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  1. #1
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    Arduino and Stepper motor Control

    Hello All,

    Thanks for a great site.
    I am starting from scratch so I would like to build a couple items.
    The first is a stepper motor altimeter from Mike Powell's book. I love the design and I think the Arduino will be able to drive it.
    My question is, how do we physically initialize the device. I am sure that the setup loop can read the value from Link2FS, but how does the stepper motor know.

    Just a newbie question.

    Thanks in advance.

    John

  2. #2
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    Re: Arduino and Stepper motor Control

    I'm no expert with the arduino, but you can get a special 'shield' for it to be used with servos and motors. Maplin sell them in uk.

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    Re: Arduino and Stepper motor Control

    You have to have something to set the motor to a known position, then it can count its way to where it needs to go. I think this was done in the book with a light sensor on one side of a perforated circular plate with a light on the other. The motor spins the plate. When the hole lines up the light triggers the sensor to tell the program where the zero point is. The controller program can then send the correct direction and number of steps to go to the desired position.

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    Re: Arduino and Stepper motor Control

    Interesting question... I guess I have sort of 'taken this issue for granted' and never really given it a lot of thought. Really easy to run down a rabbit hole when you start factoring in issues of precision... how accurate of an initial setting do you need, and for the precision of a given stepper, what level of accuracy can you achieve... hmmm... good stuff that I need to know... guess I will get starting figuring this out.... Good question !!
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  5. #5
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    Post Re: Arduino and Stepper motor Control

    Among the many things that lies on the work desk for the time being, I also find a project to create an altimeter.
    (But right now I'm rebuilding the trottle quadrant on my saitek)
    I can say a little about my plans so far.
    I want a clockwork (ok, it runs 12 hours).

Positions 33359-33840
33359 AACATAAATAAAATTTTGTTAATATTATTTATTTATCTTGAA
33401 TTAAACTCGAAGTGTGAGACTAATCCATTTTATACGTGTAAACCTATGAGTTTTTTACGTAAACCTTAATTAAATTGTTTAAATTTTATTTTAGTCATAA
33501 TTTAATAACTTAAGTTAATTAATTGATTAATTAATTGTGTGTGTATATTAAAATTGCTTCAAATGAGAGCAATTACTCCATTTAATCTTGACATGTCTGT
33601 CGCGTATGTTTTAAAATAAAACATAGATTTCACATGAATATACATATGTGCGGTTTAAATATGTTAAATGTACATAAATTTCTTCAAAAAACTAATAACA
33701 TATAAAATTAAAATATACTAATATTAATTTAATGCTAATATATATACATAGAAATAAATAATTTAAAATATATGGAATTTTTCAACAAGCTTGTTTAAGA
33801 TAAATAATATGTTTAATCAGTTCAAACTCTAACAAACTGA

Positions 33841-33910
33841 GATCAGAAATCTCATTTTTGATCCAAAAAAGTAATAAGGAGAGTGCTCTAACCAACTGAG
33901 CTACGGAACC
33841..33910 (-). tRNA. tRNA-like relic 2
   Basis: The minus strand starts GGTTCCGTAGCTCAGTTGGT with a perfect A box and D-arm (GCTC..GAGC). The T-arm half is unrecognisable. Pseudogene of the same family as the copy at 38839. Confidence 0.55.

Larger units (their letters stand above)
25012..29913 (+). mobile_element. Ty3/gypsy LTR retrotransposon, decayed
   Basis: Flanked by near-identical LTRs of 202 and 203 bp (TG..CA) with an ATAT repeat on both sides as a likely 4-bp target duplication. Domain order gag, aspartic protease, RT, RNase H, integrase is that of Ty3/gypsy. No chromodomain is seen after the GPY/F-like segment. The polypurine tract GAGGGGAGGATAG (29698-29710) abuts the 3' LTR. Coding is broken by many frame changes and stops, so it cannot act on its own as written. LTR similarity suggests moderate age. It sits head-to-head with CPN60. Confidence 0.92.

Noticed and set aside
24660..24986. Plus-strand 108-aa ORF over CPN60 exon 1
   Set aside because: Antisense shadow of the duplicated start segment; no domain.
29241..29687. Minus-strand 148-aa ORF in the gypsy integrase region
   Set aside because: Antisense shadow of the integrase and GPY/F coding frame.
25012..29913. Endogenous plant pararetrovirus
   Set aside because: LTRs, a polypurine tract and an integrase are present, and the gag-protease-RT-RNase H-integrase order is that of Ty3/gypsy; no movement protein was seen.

I will try to drive it with a stepper motor.
    To define a zero point, I'll try making something like this:
    13-06-2013 11-55-49.jpg
    A disk on the shaft of the hour pointer. An IR sensor from an old tuner and an IR Led from remote control.
    The code works and I will use it to start / stop the stepper motor.

    Code:
    #
    define IRsensorPin 9
    #define IRledPin 10
    #define D13ledPin 13 / to check if the sensor and led works 
    
    
    void IR38Write() {
      for(int i = 0; i <= 298; i++) {
        digitalWrite(IRledPin, HIGH);
        delayMicroseconds(13);
        digitalWrite(IRledPin, LOW);
        delayMicroseconds(13);
      }
    }
    void setup(){
      pinMode(IRledPin, OUTPUT);
      digitalWrite(IRledPin, LOW);
      pinMode(D13ledPin, OUTPUT);
      digitalWrite(D13ledPin, LOW);
    }
    void loop(){
      IR38Write();
      if (digitalRead(IRsensorPin)==LOW){
        digitalWrite(D13ledPin, HIGH);
      } else {
        digitalWrite(D13ledPin, LOW);
      }
      delay(100);
    }
    I had to change the value in the
    Code:
    for(int i = 0; i <= 298; i++) {
    to customize it to fit my sensor, but it works.
    I also have to find a way to manually reset the altimeter, a knob?
    The code for the altimeter, must start by running the steppermotor/clockwork CCW to find the zero point on the disk at startup, and then retrieve values ​​from Link2fs.

    Is there anyone out there who has come further than the planning of the altimeter, it would have been great with some input

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